While the IWC’s role over management of all cetaceans remains unresolved, regulation of direct removals of small cetaceans has continued to be undertaken at the national level (for instance, in the US through the Marine Mammal Protection Act and the Endangered Species Act). There are also regional agreements which give management advice rather than set quotas for removals. For example, the North Atlantic Marine Mammal Commission (NAMMCO), comprised of Greenland, Norway, the Faroe Islands and Iceland, provides scientific and management advice over small cetacean hunts by those nations. Although the NAMMCO Scientific Committee does recommend quotas (which are often used to challenge more precautionary advice of the IWC), NAMMCO has never actually set quotas for any cetacean species. Similarly, the Joint Commission on the Conservation and Management of Narwhals and Belugas gives advice on those species to its two members, Canada and Greenland, but has no explicit regulatory role and does not set quotas.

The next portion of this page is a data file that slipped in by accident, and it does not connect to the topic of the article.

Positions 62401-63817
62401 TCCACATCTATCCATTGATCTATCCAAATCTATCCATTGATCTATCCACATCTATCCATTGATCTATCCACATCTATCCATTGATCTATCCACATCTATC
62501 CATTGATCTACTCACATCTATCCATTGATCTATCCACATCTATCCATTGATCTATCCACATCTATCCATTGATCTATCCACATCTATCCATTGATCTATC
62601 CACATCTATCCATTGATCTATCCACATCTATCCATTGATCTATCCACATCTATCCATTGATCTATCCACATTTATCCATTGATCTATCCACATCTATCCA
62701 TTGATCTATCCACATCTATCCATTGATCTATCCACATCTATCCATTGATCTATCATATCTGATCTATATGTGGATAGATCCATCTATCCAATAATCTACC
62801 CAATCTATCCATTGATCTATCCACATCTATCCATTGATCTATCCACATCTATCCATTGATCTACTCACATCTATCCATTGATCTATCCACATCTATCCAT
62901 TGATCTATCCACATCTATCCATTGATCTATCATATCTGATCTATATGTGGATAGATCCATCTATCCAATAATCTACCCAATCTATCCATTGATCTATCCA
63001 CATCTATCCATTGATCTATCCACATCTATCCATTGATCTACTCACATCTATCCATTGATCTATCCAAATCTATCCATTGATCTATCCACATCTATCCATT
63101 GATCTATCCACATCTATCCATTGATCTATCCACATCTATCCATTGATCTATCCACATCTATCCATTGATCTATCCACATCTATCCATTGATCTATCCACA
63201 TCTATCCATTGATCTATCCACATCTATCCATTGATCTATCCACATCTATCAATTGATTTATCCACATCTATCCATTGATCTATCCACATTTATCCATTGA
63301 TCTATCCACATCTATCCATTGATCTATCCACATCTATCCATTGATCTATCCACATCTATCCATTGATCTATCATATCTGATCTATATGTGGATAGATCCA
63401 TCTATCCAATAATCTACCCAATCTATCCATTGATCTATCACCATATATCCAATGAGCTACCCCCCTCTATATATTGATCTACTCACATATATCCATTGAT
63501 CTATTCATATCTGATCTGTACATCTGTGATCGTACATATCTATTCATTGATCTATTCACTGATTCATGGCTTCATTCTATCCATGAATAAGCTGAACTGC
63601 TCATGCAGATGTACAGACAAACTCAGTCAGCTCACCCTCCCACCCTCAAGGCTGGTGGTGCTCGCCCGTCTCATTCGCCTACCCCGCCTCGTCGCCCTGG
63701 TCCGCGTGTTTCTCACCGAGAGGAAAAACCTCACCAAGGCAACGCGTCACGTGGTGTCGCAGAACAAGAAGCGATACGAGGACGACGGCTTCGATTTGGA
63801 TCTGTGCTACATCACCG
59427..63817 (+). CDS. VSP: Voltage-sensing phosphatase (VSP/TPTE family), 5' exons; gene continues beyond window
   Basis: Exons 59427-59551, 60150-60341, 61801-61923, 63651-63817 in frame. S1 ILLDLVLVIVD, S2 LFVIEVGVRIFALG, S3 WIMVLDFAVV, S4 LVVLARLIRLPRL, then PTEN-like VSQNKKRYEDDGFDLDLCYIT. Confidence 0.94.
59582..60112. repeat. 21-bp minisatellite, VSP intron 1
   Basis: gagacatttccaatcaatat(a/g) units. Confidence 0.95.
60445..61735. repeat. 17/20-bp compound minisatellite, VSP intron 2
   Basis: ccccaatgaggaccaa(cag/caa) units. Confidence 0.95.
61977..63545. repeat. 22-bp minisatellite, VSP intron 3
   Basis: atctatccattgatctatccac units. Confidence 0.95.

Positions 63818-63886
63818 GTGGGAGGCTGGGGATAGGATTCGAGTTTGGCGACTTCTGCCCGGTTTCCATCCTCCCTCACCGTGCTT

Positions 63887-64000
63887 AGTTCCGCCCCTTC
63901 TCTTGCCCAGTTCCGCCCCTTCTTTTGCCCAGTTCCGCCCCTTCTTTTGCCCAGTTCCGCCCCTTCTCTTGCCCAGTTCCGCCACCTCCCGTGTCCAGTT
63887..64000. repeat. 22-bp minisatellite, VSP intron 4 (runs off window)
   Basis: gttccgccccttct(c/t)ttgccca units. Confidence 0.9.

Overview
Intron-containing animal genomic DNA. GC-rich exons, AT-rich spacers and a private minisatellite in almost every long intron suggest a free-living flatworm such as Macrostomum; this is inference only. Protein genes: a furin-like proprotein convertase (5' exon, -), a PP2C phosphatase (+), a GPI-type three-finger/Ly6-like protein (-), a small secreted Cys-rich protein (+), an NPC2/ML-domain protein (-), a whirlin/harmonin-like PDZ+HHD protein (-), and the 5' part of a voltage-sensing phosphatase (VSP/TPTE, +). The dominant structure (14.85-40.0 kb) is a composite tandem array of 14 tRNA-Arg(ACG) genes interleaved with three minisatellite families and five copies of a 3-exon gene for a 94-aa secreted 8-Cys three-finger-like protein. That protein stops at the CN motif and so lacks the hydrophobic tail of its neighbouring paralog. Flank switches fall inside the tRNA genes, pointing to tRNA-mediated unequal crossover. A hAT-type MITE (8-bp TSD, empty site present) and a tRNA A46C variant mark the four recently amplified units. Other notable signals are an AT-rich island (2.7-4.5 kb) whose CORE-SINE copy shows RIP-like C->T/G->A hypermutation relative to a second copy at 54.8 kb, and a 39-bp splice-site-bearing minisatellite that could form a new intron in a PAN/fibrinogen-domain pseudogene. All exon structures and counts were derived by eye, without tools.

In the European Union, all cetaceans are listed in Annex A of the Habitats Directive (Directive 92/43/EEC) which obliges Member States to prohibit all forms of deliberate capture or killing and prohibit the keeping, transport, sale, exchange, and offering for sale or exchange, of specimens taken from the wild. Notably, the Faroe Islands and Greenland are not part of the EU
The Convention on Migratory Species (CMS) prohibits Parties from taking a migratory species listed in its Appendix I, with limited exceptions for science that enhances the survival of the affected species, or where the taking is to accommodate the needs of traditional subsistence users of the species; but CMS has no explicit regulatory role.
The Convention on International Trade in Endangered Species of Wild Fauna and Flora (CITES) regulates international trade in live specimens, parts and derivatives of endangered species, including all species of cetaceans. Twelve species of small cetaceans, and all species of great whales, are listed on CITES Appendix I - which prohibits trade, with all others on Appendix II - which allows for regulated trade. CITES explicitly defers to IWC’s specific expertise in cetaceans and the primacy of its management mandate. CITES applies scientific and trade criteria to determine the management status of species threatened by international trade.